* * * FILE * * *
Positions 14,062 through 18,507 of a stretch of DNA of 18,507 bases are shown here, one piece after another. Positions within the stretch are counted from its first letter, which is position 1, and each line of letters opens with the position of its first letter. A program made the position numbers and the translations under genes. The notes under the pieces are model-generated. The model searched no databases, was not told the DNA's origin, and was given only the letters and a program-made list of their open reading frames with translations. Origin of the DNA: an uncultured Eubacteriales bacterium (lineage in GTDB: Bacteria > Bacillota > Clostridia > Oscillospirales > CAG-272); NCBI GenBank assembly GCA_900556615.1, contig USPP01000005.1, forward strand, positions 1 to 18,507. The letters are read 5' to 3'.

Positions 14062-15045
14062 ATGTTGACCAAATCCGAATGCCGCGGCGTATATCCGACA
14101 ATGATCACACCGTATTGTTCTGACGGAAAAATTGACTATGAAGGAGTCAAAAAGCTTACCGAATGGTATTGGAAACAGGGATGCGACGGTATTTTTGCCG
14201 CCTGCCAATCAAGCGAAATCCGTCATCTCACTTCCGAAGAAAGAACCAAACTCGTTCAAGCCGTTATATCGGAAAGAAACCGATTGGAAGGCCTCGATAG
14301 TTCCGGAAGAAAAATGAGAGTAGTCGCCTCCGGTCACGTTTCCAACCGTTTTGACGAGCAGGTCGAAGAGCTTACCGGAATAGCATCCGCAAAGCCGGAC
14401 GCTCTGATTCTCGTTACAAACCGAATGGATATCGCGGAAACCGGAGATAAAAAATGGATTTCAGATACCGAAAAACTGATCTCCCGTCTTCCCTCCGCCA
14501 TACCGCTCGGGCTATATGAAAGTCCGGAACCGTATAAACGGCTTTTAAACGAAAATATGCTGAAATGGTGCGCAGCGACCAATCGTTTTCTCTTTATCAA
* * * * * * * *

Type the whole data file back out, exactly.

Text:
Positions 14,062 through 18,507 of a stretch of DNA of 18,507 bases are shown here, one piece after another. Positions within the stretch are counted from its first letter, which is position 1, and each line of letters opens with the position of its first letter. A program made the position numbers and the translations under genes. The notes under the pieces are model-generated. The model searched no databases, was not told the DNA's origin, and was given only the letters and a program-made list of their open reading frames with translations. Origin of the DNA: an uncultured Eubacteriales bacterium (lineage in GTDB: Bacteria > Bacillota > Clostridia > Oscillospirales > CAG-272); NCBI GenBank assembly GCA_900556615.1, contig USPP01000005.1, forward strand, positions 1 to 18,507. The letters are read 5' to 3'.

Positions 14062-15045
14062 ATGTTGACCAAATCCGAATGCCGCGGCGTATATCCGACA
14101 ATGATCACACCGTATTGTTCTGACGGAAAAATTGACTATGAAGGAGTCAAAAAGCTTACCGAATGGTATTGGAAACAGGGATGCGACGGTATTTTTGCCG
14201 CCTGCCAATCAAGCGAAATCCGTCATCTCACTTCCGAAGAAAGAACCAAACTCGTTCAAGCCGTTATATCGGAAAGAAACCGATTGGAAGGCCTCGATAG
14301 TTCCGGAAGAAAAATGAGAGTAGTCGCCTCCGGTCACGTTTCCAACCGTTTTGACGAGCAGGTCGAAGAGCTTACCGGAATAGCATCCGCAAAGCCGGAC
14401 GCTCTGATTCTCGTTACAAACCGAATGGATATCGCGGAAACCGGAGATAAAAAATGGATTTCAGATACCGAAAAACTGATCTCCCGTCTTCCCTCCGCCA
14501 TACCGCTCGGGCTATATGAAAGTCCGGAACCGTATAAACGGCTTTTAAACGAAAATATGCTGAAATGGTGCGCAGCGACCAATCGTTTTCTCTTTATCAA